More than eight months into the Corona pandemic, the number of cases has topped 25 million worldwide and the growth of the global economy deteriorated as shutdowns, to contain the spread of the virus, halts economic activity. In addition, financial markets also reacted heavily, with some markets having lows of -30%. Consequently, both policymakers and investors perceive this pandemic as a wake-up call that accelerates the need for a sustainable approach to investing, since a parallel can be drawn between the unforeseen risks of a pandemic and other environmental issues, such as climate change.
One approach that has been gaining ground in the past few years is ESG investing, as investors have increasingly shifted their attention to the impact that environmental (E), social (S) and governance (G) factors have on asset returns. The observed momentum in ESG investing is remarkable. What used to be a niche, ESG investing is growing in every geography and asset class. More and more investment processes, products and active ownership practices are integrating the principles of ESG investing. To illustrate the growth: asset under management in ESG ETFs have doubled to 80 billion dollars in the past year. Below, I also show the monthly flows into ESG equity funds compared to other equity funds. We can observe a clear and stable growth in this submarket, during the past three year. Another, more specific, example is the growth of iShares’ ESG MSCI USA ETF (ESGU). This fund launched in 2016, and saw its asset under management increase by more than a 30-year, last year.
Covid-19 may prove to be a catalyst that will hype ESG investing even further. How likely is it that this area of investing will be growing in the next years? J.P. Morgan recently survey investors from 50 global institutions, which jointly have almost 13 trillion dollar assets under management (AuM), on how they expect Covid-19 to impact the future of ESG investing. Approximately, 71% of the respondents indicated that it was “rather likely”, “likely” or “very likely” that an low probability event such as Covid-19 would increase the global awareness to tackle high impact and probable risks, such as climate change.
J.P. Morgan also asked the respondents : “In your view, what will be the implications of the COVID-19 crisis for ESG investment momentum in the next 3 years?” The results are shown below:
As the awareness of sustainability risks are likely to increase in the aftermath of this pandemic, Covid-19 is expected to be a positive catalyst for the ESG investment approach. This opinion was shared by the majority of the respondents of the J.P. Morgan survey (55%), who consider Covid-19 as a positive catalyst for the coming three years. Only 27% of the investors expect a negative impact, while 18% believe it will be neutral.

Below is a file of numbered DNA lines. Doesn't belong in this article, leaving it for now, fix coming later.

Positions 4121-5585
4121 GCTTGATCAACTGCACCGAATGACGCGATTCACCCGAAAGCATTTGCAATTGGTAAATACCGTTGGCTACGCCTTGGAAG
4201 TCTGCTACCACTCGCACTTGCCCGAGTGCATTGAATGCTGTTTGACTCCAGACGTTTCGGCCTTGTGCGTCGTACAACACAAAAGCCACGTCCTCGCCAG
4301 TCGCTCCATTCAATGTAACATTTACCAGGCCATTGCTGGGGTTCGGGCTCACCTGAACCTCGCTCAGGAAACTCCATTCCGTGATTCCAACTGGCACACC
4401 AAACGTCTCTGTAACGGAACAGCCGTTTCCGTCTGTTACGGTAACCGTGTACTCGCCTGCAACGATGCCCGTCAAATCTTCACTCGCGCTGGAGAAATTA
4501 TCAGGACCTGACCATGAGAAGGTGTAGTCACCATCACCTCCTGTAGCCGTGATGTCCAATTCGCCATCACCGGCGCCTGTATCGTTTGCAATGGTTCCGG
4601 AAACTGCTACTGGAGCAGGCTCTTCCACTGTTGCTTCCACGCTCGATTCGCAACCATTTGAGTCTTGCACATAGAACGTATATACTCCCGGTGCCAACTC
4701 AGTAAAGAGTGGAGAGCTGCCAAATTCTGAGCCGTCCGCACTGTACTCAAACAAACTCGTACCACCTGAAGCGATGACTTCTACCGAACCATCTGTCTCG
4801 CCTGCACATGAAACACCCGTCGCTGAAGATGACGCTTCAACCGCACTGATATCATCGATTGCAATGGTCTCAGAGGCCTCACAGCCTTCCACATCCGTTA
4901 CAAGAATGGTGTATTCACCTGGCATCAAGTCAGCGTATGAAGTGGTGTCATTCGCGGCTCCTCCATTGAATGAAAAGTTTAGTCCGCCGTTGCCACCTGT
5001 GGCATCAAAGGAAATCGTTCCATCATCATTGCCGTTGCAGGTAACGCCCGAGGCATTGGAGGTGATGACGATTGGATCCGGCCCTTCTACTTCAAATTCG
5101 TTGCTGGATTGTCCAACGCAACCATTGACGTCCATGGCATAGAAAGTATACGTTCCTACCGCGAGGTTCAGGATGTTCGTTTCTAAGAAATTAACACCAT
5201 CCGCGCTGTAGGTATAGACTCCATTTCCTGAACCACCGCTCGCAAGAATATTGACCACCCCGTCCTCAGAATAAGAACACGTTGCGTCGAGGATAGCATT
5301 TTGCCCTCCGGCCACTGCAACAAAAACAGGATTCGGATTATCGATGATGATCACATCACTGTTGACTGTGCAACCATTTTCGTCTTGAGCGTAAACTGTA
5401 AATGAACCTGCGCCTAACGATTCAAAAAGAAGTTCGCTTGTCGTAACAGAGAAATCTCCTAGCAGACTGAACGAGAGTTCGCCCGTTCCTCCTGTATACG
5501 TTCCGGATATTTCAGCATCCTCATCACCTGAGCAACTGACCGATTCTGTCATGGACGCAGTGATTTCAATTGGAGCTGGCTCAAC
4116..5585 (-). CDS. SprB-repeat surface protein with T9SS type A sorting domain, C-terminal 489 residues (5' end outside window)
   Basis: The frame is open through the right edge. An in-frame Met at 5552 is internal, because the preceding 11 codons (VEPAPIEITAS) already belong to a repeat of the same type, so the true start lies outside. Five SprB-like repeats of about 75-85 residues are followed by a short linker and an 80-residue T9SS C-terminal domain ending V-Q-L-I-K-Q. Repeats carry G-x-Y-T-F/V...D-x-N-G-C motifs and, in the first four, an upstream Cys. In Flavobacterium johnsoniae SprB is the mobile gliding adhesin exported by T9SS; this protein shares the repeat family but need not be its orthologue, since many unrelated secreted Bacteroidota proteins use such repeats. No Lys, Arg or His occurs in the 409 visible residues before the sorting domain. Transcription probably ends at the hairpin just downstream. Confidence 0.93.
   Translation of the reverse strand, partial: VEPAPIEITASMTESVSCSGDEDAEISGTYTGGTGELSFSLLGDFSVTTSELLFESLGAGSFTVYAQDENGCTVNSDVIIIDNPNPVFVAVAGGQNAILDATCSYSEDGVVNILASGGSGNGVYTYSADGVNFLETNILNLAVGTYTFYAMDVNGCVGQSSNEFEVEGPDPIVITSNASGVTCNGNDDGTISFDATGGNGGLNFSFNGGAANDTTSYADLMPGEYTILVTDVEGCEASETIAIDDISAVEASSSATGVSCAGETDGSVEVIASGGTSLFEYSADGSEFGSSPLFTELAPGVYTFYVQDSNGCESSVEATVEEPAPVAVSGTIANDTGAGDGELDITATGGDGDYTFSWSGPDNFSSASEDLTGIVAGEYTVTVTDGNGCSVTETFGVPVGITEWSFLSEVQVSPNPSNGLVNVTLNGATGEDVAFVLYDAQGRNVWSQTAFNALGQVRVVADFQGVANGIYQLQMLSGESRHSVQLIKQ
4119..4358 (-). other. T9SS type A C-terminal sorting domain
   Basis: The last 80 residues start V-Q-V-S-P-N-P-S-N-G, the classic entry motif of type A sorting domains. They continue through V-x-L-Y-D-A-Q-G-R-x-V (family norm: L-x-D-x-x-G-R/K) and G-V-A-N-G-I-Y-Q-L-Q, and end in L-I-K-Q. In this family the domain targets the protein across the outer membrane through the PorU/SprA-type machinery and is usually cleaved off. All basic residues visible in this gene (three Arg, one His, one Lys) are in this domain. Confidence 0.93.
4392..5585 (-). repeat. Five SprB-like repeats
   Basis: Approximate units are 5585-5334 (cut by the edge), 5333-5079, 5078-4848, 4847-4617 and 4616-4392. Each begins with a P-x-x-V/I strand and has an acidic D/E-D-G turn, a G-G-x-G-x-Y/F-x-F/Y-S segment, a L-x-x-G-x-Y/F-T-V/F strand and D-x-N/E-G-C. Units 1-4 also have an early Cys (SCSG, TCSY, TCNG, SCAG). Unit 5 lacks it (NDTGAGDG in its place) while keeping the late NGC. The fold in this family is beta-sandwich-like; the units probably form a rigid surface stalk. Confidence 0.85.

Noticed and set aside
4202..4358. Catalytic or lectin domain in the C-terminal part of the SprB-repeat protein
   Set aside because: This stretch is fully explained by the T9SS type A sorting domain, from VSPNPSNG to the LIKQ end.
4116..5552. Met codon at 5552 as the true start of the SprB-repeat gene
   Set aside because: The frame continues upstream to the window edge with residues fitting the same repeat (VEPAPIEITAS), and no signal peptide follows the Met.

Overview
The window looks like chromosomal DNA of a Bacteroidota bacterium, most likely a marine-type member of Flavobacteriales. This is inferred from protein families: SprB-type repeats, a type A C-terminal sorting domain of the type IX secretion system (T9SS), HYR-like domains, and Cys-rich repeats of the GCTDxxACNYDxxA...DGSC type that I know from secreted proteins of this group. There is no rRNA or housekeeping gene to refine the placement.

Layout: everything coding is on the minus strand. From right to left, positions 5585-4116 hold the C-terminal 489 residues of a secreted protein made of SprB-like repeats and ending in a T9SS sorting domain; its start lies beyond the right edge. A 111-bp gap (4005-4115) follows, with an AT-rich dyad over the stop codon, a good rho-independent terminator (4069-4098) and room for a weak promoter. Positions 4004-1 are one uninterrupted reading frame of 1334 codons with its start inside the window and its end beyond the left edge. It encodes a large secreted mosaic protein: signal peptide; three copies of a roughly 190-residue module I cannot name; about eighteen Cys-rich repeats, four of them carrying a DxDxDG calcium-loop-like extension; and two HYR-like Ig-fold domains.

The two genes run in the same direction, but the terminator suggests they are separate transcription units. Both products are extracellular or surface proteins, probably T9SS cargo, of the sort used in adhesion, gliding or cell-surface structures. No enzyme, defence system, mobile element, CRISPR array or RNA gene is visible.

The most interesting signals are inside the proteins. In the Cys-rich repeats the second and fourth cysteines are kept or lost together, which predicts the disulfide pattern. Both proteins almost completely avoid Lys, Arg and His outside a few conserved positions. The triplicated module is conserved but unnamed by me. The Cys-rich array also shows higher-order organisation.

An important reason why ESG investing is expected to rise, I believe, is that the pandemic puts the role that good businesses have in society under the limelight. It is a reminder that firms are a part of a bigger system, and that we have to think about others as well. Investors can directly reflect this through investing in a socially responsible way. There has been much discussion about how firms react to the pandemic. There are several examples and cases of good and bad practices, highlighting that firms are part of our society. For example, there are examples of shops that have been kept open, even though a ban on non-essential retail was in place for some countries. There were also companies that have been praised for how they treated their staff during the pandemic, or companies that cut down on executive pay. Companies are more and more expected to do good, while generating profit.
In another poll of UK independent financial advisers, conducted by Federated Hermes, more than 3 out of 4 respondents believe that investors would be motivated to divest from companies that failed to support their employees, or society in general, throughout the crisis. Another finding was that 85% of the UK independent financial advisers had seen a rising demand from their clients to allocate capital to ESG-integrated funds since the start of the Covid-19 outbreak. The latter survey-based finding is supported by market data. While investor fled away from mainstream funds during the March sell-off, ESG funds (in the UK) actually had a net inflow, according to Morningstar. Investors piled a net £2.9bn into ESG investment funds during the first quarter of 2020. Across Europe, sustainable funds pulled in €30bn in the first three months of 2020, compared with outflows of €148bn across European-based funds overall. Redemptions of €3.9bn from ESG funds in March turned into inflows of almost €12bn in April, the data show. It seems to be quite clear: the pandemic only made ESG investing even more appealing.